Federal

St. Paul Will Lose Top Hmong Official

By Mary Ann Zehr — January 09, 2007 1 min read
  • Save to favorites
  • Print

The highest-ranking administrator in the St. Paul, Minn., school system who is Hmong, a member of one of the city’s largest ethnic groups, is leaving the school system to help create a charter school that focuses on Hmong language and culture.

Mo Chang, the charter school liaison and special-projects coordinator for the school district, plans to leave Feb. 28 to become the start-up director for the Community School of Excellence, scheduled to open next fall. The school’s sponsor is Concordia University, in St. Paul.

Ms. Chang, who began working in the school district 21 years ago as a teacher’s aide, has earned a master’s degree in teaching and learning and has become licensed to be a principal or superintendent. She said she believes she can better meet the educational and cultural needs of Hmong students in a charter school than through the St. Paul school district.

With charter school governance, she said, “I will have leeway and the autonomy to do whatever it takes.”

She added: “We can initiate a project and start the next day if we want to. It’s harder to do in a big district.”

Twenty-nine percent of the district’s 41,000 students are Hmong, and most are English-language learners. The Hmong are a Laotian ethnic group whose members began coming to the United States as refugees in the late 1970s after the Vietnam War. (“Team-Teaching Helps Close Language Gap,” Dec. 6, 2006.)

Ms. Chang, the only Hmong member of a “cabinet” that meets regularly with St. Paul Superintendent Meria Carstarphen, told Education Week in November that if the St. Paul school district didn’t create a magnet school focusing on Hmong language and culture, it would continue to lose students to charter schools such as Hmong Academy and Hope Academy.

Deb Henton, the chief of staff for the St. Paul school system, said that she hasn’t received or seen a formal proposal for a Hmong-focused magnet school, but said the idea was discussed in a meeting the superintendent had with Hmong leaders last fall.

At the time of the Education Week interview, Ms. Chang already had decided to leave the school system but wasn’t ready to say so publicly, she said recently.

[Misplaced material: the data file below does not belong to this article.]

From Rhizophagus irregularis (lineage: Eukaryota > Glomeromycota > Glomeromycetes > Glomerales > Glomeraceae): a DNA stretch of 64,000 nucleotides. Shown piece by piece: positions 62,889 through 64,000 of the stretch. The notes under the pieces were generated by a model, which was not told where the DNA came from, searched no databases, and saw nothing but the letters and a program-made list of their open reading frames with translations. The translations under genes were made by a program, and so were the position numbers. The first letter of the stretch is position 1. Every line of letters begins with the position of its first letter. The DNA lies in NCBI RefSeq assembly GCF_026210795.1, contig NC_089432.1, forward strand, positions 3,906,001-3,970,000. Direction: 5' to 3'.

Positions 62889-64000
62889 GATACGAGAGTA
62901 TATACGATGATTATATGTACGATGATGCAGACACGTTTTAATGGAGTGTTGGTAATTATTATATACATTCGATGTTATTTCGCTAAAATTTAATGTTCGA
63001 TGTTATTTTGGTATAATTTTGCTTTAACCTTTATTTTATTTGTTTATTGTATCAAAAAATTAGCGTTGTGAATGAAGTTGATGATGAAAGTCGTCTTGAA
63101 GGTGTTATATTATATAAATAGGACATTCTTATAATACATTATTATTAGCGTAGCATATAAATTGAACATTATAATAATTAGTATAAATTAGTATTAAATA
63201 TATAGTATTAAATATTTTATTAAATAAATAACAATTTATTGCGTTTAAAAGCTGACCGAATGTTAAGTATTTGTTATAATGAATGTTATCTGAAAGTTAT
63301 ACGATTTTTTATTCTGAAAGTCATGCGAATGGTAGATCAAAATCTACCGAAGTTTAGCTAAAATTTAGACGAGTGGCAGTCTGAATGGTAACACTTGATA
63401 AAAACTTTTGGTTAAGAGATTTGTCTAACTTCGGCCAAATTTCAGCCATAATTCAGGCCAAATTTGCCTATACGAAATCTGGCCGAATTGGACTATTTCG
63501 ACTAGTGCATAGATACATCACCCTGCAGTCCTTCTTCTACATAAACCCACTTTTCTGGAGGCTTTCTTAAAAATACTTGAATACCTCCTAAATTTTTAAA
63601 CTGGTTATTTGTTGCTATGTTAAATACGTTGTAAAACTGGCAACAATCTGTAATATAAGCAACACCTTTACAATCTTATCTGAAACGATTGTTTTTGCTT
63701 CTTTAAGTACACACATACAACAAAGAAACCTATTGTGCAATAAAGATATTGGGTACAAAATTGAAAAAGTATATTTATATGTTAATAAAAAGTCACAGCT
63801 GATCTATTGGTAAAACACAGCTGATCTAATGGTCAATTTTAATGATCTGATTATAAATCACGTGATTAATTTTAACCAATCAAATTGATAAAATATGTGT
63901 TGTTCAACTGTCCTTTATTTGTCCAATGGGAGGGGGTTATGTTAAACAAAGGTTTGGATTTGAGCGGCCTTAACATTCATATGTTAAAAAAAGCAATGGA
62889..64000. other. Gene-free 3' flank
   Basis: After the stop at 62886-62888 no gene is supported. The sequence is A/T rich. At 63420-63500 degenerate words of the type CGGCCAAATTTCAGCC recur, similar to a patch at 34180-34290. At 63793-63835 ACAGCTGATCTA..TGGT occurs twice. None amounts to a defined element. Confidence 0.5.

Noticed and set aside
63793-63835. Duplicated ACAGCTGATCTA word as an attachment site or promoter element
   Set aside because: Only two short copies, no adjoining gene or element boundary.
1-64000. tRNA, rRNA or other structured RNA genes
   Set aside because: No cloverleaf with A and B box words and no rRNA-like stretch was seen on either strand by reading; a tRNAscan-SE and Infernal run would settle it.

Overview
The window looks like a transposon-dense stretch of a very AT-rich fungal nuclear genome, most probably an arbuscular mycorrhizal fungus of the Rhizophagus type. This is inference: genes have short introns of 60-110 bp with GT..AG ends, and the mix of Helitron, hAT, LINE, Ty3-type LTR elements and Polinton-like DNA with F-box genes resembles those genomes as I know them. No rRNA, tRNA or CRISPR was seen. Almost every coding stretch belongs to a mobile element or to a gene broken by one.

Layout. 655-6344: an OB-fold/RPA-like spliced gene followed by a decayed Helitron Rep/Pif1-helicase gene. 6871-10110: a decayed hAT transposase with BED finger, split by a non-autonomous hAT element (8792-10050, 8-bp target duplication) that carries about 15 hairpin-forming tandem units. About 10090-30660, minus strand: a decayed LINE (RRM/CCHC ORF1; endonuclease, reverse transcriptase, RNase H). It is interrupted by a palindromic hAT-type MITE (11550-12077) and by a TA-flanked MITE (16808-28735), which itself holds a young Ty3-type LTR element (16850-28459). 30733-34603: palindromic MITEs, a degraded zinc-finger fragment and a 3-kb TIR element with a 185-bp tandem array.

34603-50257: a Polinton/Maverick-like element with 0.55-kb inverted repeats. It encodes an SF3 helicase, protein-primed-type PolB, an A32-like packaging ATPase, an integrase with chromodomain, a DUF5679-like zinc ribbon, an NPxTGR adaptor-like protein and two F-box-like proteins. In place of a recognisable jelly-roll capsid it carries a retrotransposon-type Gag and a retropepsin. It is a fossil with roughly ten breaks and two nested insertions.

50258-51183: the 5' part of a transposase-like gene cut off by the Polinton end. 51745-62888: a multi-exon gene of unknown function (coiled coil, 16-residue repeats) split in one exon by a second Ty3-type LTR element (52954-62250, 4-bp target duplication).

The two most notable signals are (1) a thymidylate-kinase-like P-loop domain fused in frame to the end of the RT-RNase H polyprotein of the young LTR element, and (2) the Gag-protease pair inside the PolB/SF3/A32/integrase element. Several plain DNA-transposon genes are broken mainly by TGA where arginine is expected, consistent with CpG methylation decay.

A version of this article appeared in the January 10, 2007 edition of Education Week

Events

This content is provided by our sponsor. It is not written by and does not necessarily reflect the views of Education Week's editorial staff.
Sponsor
Professional Development Webinar
Strategies for Improving Student Outcomes with Teacher-Student Relationships
Explore strategies for strengthening teacher-student relationships and hear how districts are putting these methods into practice to support positive student outcomes.
Content provided by Panorama Education
This content is provided by our sponsor. It is not written by and does not necessarily reflect the views of Education Week's editorial staff.
Sponsor
Classroom Technology Webinar
Transform Teaching and Learning with AI
Increase productivity and support innovative teaching with AI in the classroom.
Content provided by Promethean
Curriculum Webinar Computer Science Education Movement Gathers Momentum. How Should Schools React?
Discover how schools can expand opportunities for students to study computer science education.

EdWeek Top School Jobs

Teacher Jobs
Search over ten thousand teaching jobs nationwide — elementary, middle, high school and more.
View Jobs
Principal Jobs
Find hundreds of jobs for principals, assistant principals, and other school leadership roles.
View Jobs
Administrator Jobs
Over a thousand district-level jobs: superintendents, directors, more.
View Jobs
Support Staff Jobs
Search thousands of jobs, from paraprofessionals to counselors and more.
View Jobs

Read Next

Federal Cardona Back-to-School Tour to Focus on Teacher Pipeline, Academic Recovery
U.S. Secretary of Education Miguel Cardona will spend a week traveling to six states to highlight a range of K-12 priorities.
2 min read
Secretary of Education Miguel Cardona answers questions during an interview in his office in Washington, D.C., on Tuesday, August 23, 2022.
U.S. Secretary of Education Miguel Cardona continues a tradition of on-site visits by the nation's top education official as the school year opens.
Alyssa Schukar for Education Week
Federal Biden's Student Loan Forgiveness: How Much Will It Help Teachers?
Advocates say Black educators—who tend to carry heavier debt loads—won't benefit as much.
5 min read
Illustration of student loans.
alexsl/iStock/Getty
Federal Q&A U.S. Education Secretary Cardona: How to Fix Teacher Shortages, Create Safe Schools
In an exclusive interview with Education Week, the secretary looks ahead to the challenges of this school year.
10 min read
Secretary of Education Miguel Cardona answers questions during an interview in his office in Washington, D.C., on Tuesday, August 23, 2022.
Secretary of Education Miguel Cardona answers questions during an interview in his office in Washington on Aug. 23.
Alyssa Schukar for Education Week
Federal Voters Want Republicans and Democrats to Talk About Learning Recovery, Not Culture Wars
A recent Democrats for Education Reform poll shows a disconnect between political candidates and voters on education issues.
4 min read
Image of voting and party lines.
TheaDesign/iStock/Getty